Local news, local politics and community events for West St. Louis County Missouri.
10 I March 7, 2018 WEST NEWSMAGAZINE @WESTNEWSMAG WESTNEWSMAGAZINE.COM Sponsors Sponsors 5 TH ANNUAL LEGISLATIVE UPDATE GROWING JOBS - ADVANCING THE FUTURE - GROWING THE REGION State Representative Bob Burns • State Senator Bill Eigel State Senator Jill Schupp • State Senator Dave Schatz Commissioner Bob Brinkmann, MO Highways and Transportation Commission Legislative panel discuss infrastructure and transportation issues including toll roads, public/private initiatives, gasoline tax, user-fee increases & general fund for infrastructure structure Moderator • President and CEO of Bi-State Development John Nations Friday, March 30, 2018 • 11:15 a.m. DoubleTree Hotel by Hilton in Chesterfield Register & Pay Today at www.Progress64West.org Sponsorship Opportunities Available For more information contact Bridget Nations: 314-795-2200 or email@example.com Michael E. Magliari, PC Attorneys at Law Metropolitan St. Louis Sewer District MSD RATE CHANGE NOTICE The Metropolitan St. Louis Sewer District (MSD) has submitted to its Rate Commission a proposal for a Stormwater Capital Rate. These proposed changes would apply to all public and private property within the MSD service area, including properties owned by governmental or nonprofit entities, and those not receiving MSD wastewater sewer service. Levee Districts currently under agreements with MSD would be exempt from the proposed stormwater capital rate. RATE COMMISSION PROCESS: In 2000, changes to MSD’s Charter were approved by area voters that required the creation of an independent Rate Commission. Composed of 15 member organizations representing a broad cross-section of MSD’s customers and the community it serves, the Rate Commission is designed to provide public input into how rates are set. The Rate Commission process includes multiple public hearings and can last up to 165 days. This process began when a rate change proposal was formally referred to the Rate Commission by MSD staff on Monday, February 26, 2018. Over the next several months, the Rate Commission will review these rates and hold hearings to gather public input. STORMWATER CAPITAL PROGRAM: In 2016, District voters approved Proposition S, which resolved the issue of unequal storm sewer operations and maintenance funding across the MSD service area. While Proposition S was a significant step in improving stormwater services, it does not provide an ongoing funding source for addressing future capital improvements. MSD is proposing a stormwater capital rate that will generate revenues of $30 million annually to address localized flooding and erosion issues that are currently unfunded. The stormwater capital program would be funded by a charge based upon the amount of impervious surface, such as concrete, blacktop, and the footprint of the home, that does not absorb rainwater. The proposed rate was determined based on the recommended capital improvement program divided by the estimated units of impervious surface in the District’s service area. Single family residential customers’ impervious area will be measured and charged on a tiered basis. Non-residential customers’ impervious area will be measured and customers will be charged based on units of 2,600 square feet, which is the amount of impervious area on a typical single-family residential lot or Equivalent Residential Unit (ERU). The proposed rate will be $2.25 per ERU. The proposed financial plan assumes that the proposed RESIDENTIAL IMPACT FY 2020 Typical Monthly Wastewater Bill FY 2020 % of Total Base Charge $26.35 39.5% Volume Charge (7 Ccf) 34.09 51.1% Total Wastewater Bill $60.44 90.5%* Stormwater Taxes/Charges (Typical Assessed Property Value = $42,000) OMCI (set to zero) $ - 0.0% Regulatory (2 cent tax) 0.66 1.0% O&M (10 cent tax) 3.40 5.1% Proposed Stormwater Capital Rate (1 ERU/Tier 2) 2.25 3.4% Monthly Stormwater Tax/Charge $ 6.31 9.5% Total Monthly MSD Customer Revenues $66.75 100.0% * Percentages do not add up exactly due to rounding NON-RESIDENTIAL IMPACT FY 2020 Typical Monthly Wastewater Bill FY 2020 Base Charge $ 26.35 Volume Charge (75 Ccf) 365.25 Tier 1 Compliance Charge 3.14 Total Wastewater Bill $ 394.74 % of Total Stormwater Taxes/Charges (Typical Assessed Property Value = $223,000) OMCI (set to zero) $ - 0.0% Regulatory (2 cent tax) 3.50 O&M (10 cent tax) 18.05 Proposed Stormwater Capital Rate (16 ERUs) 36.00 Monthly Stormwater Taxes/Charges $ 57.55 Total Monthly MSD Customer Revenues $ 452.29 * Percentages do not add up exactly due to rounding 5.8% 80.8% 0.7% 87.3% 0.8% 4.0% 8.0% 12.7% * 100.0% stormwater capital rate would be set at two-thirds of the approved level during MSD’s Fiscal Years (FY) 2020 and 2021. This ramp-up is basedon thelower revenue requirement of the first two years as the program is implemented and necessary personnel and projects are added before the rate is charged at approved levels beginning in FY 2022. The charts below depict a typical monthly MSD billing for wastewater, stormwater taxes, and the proposed stormwater capital rate. For more information on the rate proposal or the Rate Commission Process, please visit MSD’s website at www.stlmsd.com/ratecommission or contact Marion Gee, Director of Finance at (314) 768-6299. RESIDENTIAL STORMWATER CAPITAL RATE TIERS Tier 1 2 3 4 Square Ft of Impervious Area 200-2,000 2,001-3,600 3,601-6,000 Above 6,000 ERUs FY 20-21 Rate 0.63 $0.95 1.00 1.50 1.66 2.49 3.04 4.56 Full Rate $1.42 2.25 3.74 6.84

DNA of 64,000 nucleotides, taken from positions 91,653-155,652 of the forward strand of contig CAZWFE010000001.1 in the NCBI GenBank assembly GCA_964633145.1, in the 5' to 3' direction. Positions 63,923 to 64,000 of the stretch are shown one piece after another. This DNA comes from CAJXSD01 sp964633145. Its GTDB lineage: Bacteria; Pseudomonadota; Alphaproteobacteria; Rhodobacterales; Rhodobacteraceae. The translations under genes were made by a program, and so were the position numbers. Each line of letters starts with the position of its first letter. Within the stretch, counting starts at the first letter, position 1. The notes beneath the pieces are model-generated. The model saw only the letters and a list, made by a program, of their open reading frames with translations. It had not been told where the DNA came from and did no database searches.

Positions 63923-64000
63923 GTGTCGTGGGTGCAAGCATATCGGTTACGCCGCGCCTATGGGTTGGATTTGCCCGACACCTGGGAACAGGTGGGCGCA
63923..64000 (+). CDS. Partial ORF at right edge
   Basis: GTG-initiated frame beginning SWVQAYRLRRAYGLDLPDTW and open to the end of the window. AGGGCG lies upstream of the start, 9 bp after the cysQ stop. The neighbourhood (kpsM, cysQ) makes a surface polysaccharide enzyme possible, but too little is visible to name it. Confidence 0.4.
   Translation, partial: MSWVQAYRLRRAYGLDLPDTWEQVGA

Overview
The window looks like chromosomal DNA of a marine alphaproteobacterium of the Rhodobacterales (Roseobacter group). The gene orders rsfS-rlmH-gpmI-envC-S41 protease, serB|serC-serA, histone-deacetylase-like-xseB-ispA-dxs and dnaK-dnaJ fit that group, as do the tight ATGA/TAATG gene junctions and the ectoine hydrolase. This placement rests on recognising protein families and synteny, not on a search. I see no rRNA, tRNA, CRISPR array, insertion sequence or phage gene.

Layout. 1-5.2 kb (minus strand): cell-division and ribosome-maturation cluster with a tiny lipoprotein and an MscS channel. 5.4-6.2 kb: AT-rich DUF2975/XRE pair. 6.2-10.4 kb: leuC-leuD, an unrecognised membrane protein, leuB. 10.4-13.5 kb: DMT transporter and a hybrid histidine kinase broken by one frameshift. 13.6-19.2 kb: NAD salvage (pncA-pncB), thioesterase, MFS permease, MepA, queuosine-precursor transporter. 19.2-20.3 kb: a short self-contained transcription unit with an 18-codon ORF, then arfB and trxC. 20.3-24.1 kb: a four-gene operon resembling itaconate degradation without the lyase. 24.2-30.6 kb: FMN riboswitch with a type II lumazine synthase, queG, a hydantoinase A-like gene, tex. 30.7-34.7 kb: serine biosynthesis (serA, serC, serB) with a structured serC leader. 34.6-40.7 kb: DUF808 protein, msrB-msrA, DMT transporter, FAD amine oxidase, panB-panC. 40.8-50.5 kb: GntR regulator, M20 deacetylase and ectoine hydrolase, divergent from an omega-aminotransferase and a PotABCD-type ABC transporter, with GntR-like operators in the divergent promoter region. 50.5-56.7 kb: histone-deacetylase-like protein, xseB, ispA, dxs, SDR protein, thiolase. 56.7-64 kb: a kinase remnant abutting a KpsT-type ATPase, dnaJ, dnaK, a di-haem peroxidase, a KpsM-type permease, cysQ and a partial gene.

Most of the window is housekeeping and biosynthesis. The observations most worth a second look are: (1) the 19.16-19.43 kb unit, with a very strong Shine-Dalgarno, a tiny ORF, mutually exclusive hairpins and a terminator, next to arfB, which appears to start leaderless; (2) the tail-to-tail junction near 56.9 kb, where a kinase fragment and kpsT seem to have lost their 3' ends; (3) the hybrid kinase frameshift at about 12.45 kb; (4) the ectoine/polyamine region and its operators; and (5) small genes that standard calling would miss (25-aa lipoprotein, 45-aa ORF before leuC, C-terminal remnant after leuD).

FACEBOOK.COM/WESTNEWSMAGAZINE WESTNEWSMAGAZINE.COM March 7, 2018 WEST NEWSMAGAZINE I NEWS I 11 Town & Country unanimously approves primary seat belt law By JESSICA MESZAROS At its Feb. 26 meeting, Town & Country’s Board of Aldermen unanimously passed a primary seat belt bill allowing law enforcement officers to conduct traffic stops solely for seatbelt violations. According to Police Chief Gary Hoelzer, prior to the bill’s passage, a violation of the city’s seat belt ordinance only could be enforced if a motorist was stopped for another violation. The bill had received a unanimous favorable recommendation from the city’s Police, Fire & EMS Commission. It became enforceable immediately with a fine of $10 per violation. “The reason for us doing this is not so we have another reason to stop people,” said Lt. Michael DeFoe, who spearheaded the measure. “It’s to bring the usage rate up in Missouri.” DeFoe explained that “there are other cities in our area that already have primary seat belt laws,” but the goal is to cover a larger area and, hopefully, reduce fatalities. According to a presentation DeFoe shared with the council, there were 930 vehicle crash fatalities in the state of Missouri in 2017. Of that number, about 62 percent involved unbuckled individuals. In 2017, Missouri’s seat belt usage rate was estimated at about 84 percent. “So if Missouri’s usage rate was about 84 percent last year, that means the 16 percent that didn’t wear their seat belts accounted for 62 percent of fatalities,” DeFoe said. The Missouri State Highway Patrol puts an unrestrained driver’s chance of being killed in a traffic crash at 42 times greater than that of a restrained driver. State police also say the use of a seat belt can cut the chances of an individual being injured in a car crash by about 45 percent. According to DeFoe, statistics have shown states that have a primary seat belt law have a national usage rate of just over 90 percent, while states with only a secondary seat belt law have a national usage rate of 82 percent. Missouri currently has secondary seat belt laws that only cover drivers and front seat passengers age 16 and older. Currently, 55 Missouri cities and counties have primary laws, some dating back as early as 2007. Local municipalities that have passed primary laws include Ballwin, Chesterfield, Clarkson Valley, Creve Coeur and Manchester. “Now, instead of looking for other violations like speeding and realizing they [drivers and passengers] didn’t have their seat belts on, we can just stop them for not wearing their seatbelts [in the first place],” Defoe said. Town & Country’s provision does have some exceptions for specific situations where motorists may not need seat belts, such as drivers with the U.S. Postal Service who are required to frequently enter and exit certified postal vehicles. Other exceptions include individuals who may have a medical reason for failing to have a seat belt fastened and individuals operating, or riding in, a motor vehicle used for agricultural work-related activities, such as a tractor. A color-coded map indicating jurisdictions that have primary seat belt legislation. According to DeFoe, the specific aforementioned circumstances are mentioned in the ordinance because they are a part of the state statute. Ellisville hears traffic concerns, residential feedback amid development possibilities By JESSICA MESZAROS A conceptual meeting was the cause of residential concern prior to the Ellisville City Council meeting on Feb. 21 when the application process for a new development was proposed by Brandon Harp, of Civil Engineering Design Consultants [CEDC], for a mixed-use development at 299 Clarkson Road near Field Avenue. The parcel is home to Fishpot Creek, which feeds into the Meramec River. The proposed development was assigned multiple possible uses, including a car wash, gas station and restaurant. The site was compared to the Tidal Wave Luxury Wash at the intersection of Long and Edison roads in Chesterfield Valley. Residents who attended the conceptual meeting cited multiple traffic concerns linked to the possible carwash discharge onto Field Avenue. One resident also expressed concern regarding the number of similar businesses in the area. “There are already seven gas stations within a 3.6-mile radius of Field Avenue, and I don’t understand why we need an eighth one there,” Pam Marquard, a Field Avenue resident of over 25 years, said. Resident Sara Fox added, “Field Avenue has one entrance and one exit. We have no alternative way of getting in or out of the street.” This isn’t the first time residents have 299 Clarkson Road, located adjacent to Field Avenue, in Ellisville. [Google Earth photo] spoken out against similar developments near residential areas along Clarkson Road. In 2006, a Waterway Gas and Wash proposed at 1308 Clarkson Clayton Shopping Center also spurred residential concerns regarding traffic and ultimately was rejected by the council. However, a Chickfil-A restaurant was built in the same location in November 2016. According to City Manager Bill Schwer, estimated revenue, based on similar locations, could yield around $30,000 to the city. No formal vote was taken; however, councilmembers did offer a favorable response in regard to seeing a site development plan for the property and proceeding with additional discussion. Councilmembers Vince McGrath [District 1] and Cindy Pool [District 3] were absent for the conceptual meeting. A dialogue between residents and councilmembers about filling vacancies and raising sales tax revenue in Ellisville has been ongoing since around 2016, according to Schwer. The city saw its first dip in sales tax revenue around the holiday season of that year, he said. “What we think is that it’s mostly the internet sales,” Schwer said. “December internet sales were up like 15 percent nationwide, and our reports said we were down like 10 to 12 percent, so there seems to be a correlation.” According to Schwer, the city approaches economic development in a variety of ways. While some businesses approach the city based on available space and demographics, the city also calls out to retailers that may want to expand into the area. The decision to fill an existing building or build on an open property is driven by developers; however, residents also have opinions on development. “When I go out into the city, sometimes people stop me about that,” Schwer said. “It’s mostly the big box retailers, but I don’t know if those businesses would have the desire to come here right now. A big part of that is just that they’re not expanding a lot of the brick and mortar stores right now.” According to Schwer, sales tax from existing and approved retail developments annually makes up over 50 percent of the city’s revenue. “Retail sales tax is a big deal for us,” Schwer said. “We’re always looking for See ELLISVILLE, page 13